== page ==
Pacta conventa

Pacta conventa (Latin for "articles of agreement") was a contractual agreement, from 1573 to 1764 entered into between the "Polish nation" (i.e., the szlachta (nobility) of the Polish–Lithuanian Commonwealth) and a newly elected king upon his "free election" (wolna elekcja) to the throne.[1][2]

The first pacta conventa, signed by King Henry of Poland, 1573

The document was drawn up by the convocation sejm.[3] The pacta conventa affirmed the king-elect's pledge to respect the laws of the Commonwealth and specified his undertakings and promises in such realms as foreign policy, taxes, public debt, the military, and so on.[2] They varied from king to king, depending on whatever particular pledges he might have made.[2] An example of the various concrete undertakings found in a king-elect's pacta conventa is King Władysław IV Vasa's pledge to create a Polish–Lithuanian Commonwealth Navy for the Baltic Sea.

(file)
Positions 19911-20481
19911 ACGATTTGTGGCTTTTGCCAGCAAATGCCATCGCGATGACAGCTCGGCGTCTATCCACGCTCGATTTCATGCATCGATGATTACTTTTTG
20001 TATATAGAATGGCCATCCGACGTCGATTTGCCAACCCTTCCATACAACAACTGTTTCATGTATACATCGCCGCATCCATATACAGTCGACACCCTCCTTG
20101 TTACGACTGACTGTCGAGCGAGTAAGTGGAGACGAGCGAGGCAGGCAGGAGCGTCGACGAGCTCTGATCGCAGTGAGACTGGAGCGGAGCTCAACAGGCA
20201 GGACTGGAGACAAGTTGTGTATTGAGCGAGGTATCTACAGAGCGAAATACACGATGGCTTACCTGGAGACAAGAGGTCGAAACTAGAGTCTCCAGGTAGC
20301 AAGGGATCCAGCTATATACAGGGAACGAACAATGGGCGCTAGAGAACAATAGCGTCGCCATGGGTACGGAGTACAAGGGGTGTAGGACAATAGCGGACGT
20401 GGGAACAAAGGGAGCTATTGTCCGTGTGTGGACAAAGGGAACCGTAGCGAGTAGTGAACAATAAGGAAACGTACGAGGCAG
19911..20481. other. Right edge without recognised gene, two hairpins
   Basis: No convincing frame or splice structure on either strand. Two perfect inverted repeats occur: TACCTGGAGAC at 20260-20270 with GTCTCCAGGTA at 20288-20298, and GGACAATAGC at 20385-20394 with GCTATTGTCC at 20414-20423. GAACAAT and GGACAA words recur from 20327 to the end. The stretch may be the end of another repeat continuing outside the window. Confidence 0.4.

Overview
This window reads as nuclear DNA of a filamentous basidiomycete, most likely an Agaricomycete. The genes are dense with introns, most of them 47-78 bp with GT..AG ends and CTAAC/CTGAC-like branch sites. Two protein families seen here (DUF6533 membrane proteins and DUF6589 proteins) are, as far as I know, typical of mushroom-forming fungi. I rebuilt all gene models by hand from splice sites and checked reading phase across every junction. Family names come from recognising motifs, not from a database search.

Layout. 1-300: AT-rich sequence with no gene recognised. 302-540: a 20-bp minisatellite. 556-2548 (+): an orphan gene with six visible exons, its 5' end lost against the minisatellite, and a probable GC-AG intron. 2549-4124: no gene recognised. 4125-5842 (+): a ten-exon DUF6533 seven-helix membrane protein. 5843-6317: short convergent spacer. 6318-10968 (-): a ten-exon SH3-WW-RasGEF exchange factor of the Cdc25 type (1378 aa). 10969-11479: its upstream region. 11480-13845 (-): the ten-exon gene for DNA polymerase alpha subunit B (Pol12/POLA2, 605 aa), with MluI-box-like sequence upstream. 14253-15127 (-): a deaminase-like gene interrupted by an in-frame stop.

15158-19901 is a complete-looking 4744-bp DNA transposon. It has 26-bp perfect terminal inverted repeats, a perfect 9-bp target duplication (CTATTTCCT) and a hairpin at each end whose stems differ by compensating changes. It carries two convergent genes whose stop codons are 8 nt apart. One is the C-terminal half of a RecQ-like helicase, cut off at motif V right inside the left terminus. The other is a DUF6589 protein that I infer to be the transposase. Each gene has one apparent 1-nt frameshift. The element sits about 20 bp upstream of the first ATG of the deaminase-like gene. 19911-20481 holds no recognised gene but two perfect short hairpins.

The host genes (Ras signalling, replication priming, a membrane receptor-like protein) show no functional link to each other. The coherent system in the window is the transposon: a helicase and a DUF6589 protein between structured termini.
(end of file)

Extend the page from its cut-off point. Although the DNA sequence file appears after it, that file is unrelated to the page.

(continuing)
In addition to his own unique pacta conventa, each king-elect was required to sign the Henrician Articles, a set of privileges named after the first king who signed them, Henry of Poland.[2] Unlike the pacta conventa, the Henrician Articles were constant and unchanging.[2] The distinction between the two documents gradually faded away over successive elections. Together, those two documents spelled out most of the critical details of the Commonwealth political system.[2]

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  1. ^ Corwin, Edward Henry Lewinski (1917) The political History of Poland Polish Book Importing Company, New York, page 195, OCLC 626738
  2. ^ a b c d e f Juliusz Bardach, Bogusław Leśnodorski and Michał Pietrzak, Historia państwa i prawa polskiego (History of the Polish State and Law), Warsaw, Państwowe Wydawnictwo Naukowe, 1987, pp. 216–7.
  3. ^ Jacek Jędruch (1998). Constitutions, elections, and legislatures of Poland, 1493–1977: a guide to their history. EJJ Books. p. 74. ISBN 978-0-7818-0637-4. Retrieved 13 August 2011.

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